The mistake we make is to meet them on the terms of their argument, when instead we should be invalidating the argument by highlighting the hypocrisy that breeds it. The group most keen to chastise a “metropolitan elite” is a cabal of ex stockbrokers, bankers, lawyers, management consultants, columnists for broadsheet newspapers, and, indeed, current ministers of state. One of them was even mayor of London: it doesn’t get more elite or metropolitan than that. These are people who’ve made a career going on national television to say: “You can’t say anything these days.” Some of them have been given their own nightly news shows on which to say it.

Listen to them, then throw their words back at them. And save your fiercest throw for when they question your patriotism, the dark subtext to this whole cultural ploy. They seek to portray those with whom they disagree as a threat to normal British life. The Immigration Minister, Robert Jenrick’s comment on Lineker that “it’s disappointing that he is so far out of step with the British public” is an insidious weaponising of language to imply that if we don’t share their views we’re not legitimate participants in the dialogue. 

[See also: Top Gear is finished]

Yet if we analyse their speeches and WhatsApps, we encounter a consistent attempt to belittle the institutions that run like a thread through the British way of life. Ministers rant against schoolteachers, railway workers, lawyers, the BBC, staff in care homes, the Church of England, the devolved governments in Scotland, Wales and Northern Ireland, the civil service, footballers, parliamentary committees, local government, refuse collectors, nurses, the creative industries, universities, and people who use food banks. Add all these targets up and you pretty much get the whole of the United Kingdom.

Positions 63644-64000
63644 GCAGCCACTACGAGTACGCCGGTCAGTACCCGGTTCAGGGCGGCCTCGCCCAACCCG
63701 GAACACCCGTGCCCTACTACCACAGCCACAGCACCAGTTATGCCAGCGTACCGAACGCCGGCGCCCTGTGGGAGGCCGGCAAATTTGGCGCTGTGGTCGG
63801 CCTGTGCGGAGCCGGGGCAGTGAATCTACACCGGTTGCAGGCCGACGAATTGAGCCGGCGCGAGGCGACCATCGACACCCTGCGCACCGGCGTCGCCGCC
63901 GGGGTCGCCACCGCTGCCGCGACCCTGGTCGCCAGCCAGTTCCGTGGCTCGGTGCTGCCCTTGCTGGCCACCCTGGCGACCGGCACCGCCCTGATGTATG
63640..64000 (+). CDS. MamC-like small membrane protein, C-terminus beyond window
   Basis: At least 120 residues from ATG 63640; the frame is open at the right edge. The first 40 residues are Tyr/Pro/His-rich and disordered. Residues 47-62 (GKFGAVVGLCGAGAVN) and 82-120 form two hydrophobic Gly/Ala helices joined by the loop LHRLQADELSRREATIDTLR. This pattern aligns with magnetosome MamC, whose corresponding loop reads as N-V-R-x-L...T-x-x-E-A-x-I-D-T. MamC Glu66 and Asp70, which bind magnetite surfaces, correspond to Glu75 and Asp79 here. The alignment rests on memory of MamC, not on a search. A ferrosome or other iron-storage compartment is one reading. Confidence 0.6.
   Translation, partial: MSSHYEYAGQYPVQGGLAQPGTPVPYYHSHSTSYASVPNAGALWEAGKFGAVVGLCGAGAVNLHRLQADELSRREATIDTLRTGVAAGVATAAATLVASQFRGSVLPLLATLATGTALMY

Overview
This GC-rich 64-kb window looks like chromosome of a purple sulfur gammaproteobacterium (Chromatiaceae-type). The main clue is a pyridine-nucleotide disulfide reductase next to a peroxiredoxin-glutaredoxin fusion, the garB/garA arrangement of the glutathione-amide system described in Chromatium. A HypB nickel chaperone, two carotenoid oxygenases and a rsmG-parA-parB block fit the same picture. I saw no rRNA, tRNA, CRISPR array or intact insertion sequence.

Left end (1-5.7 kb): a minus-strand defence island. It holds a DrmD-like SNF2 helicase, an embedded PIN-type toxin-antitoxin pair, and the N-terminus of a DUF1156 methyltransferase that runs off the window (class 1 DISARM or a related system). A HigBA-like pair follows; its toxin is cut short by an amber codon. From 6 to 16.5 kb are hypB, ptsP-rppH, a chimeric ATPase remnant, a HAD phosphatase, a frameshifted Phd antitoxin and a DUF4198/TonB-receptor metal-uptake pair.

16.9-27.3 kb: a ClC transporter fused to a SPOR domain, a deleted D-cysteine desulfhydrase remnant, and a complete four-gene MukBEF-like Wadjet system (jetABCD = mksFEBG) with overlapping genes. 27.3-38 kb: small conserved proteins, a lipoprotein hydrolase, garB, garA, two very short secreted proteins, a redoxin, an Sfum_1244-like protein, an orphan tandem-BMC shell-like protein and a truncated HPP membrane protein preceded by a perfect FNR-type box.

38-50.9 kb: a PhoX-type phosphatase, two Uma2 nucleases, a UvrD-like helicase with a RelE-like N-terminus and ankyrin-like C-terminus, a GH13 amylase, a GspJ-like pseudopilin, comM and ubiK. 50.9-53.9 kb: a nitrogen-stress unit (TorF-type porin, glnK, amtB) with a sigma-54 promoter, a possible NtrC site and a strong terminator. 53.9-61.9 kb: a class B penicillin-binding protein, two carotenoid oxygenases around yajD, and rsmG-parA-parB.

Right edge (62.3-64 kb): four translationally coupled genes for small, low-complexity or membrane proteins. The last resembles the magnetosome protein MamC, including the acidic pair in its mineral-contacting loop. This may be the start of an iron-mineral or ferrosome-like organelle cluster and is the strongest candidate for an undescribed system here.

The fact is, the right is pouring out bile about Britain faster than the sewage pipes they’ve allowed to go unregulated. And there’s nothing British about them breaking international law, illegally shutting down parliament, and now encouraging whispers about withdrawing from the European Convention on Human Rights. 

Yet they still sit in expectation they will cling on to power, arguing that only they can maintain order while all around sinks into chaos. This from the party that, over 13 years, has had five prime ministers, seven chancellors, incalculable education secretaries, and enough housing ministers to fill a poorly clad block of flats. Within this party sits the European Research Group, the Net Zero Scrutiny Group, the Common Sense Group, the Covid Recovery Group and many other factions whose titles helpfully contain the name of the thing they’re most against: it’s a potpourri that takes internecine strife to a level not seen since early 20th-century Russia.

Their culture war is a verbal civil war on values and freedoms fundamental to what it means to be British. To pierce their arguments, and to prevent the divisions and mayhem they seek to foster, should not only be a matter of principle but one of civic duty.

[See also: Fear and loathing at the BBC]

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This article appears in the 29 Mar 2023 issue of the New Statesman, Easter Special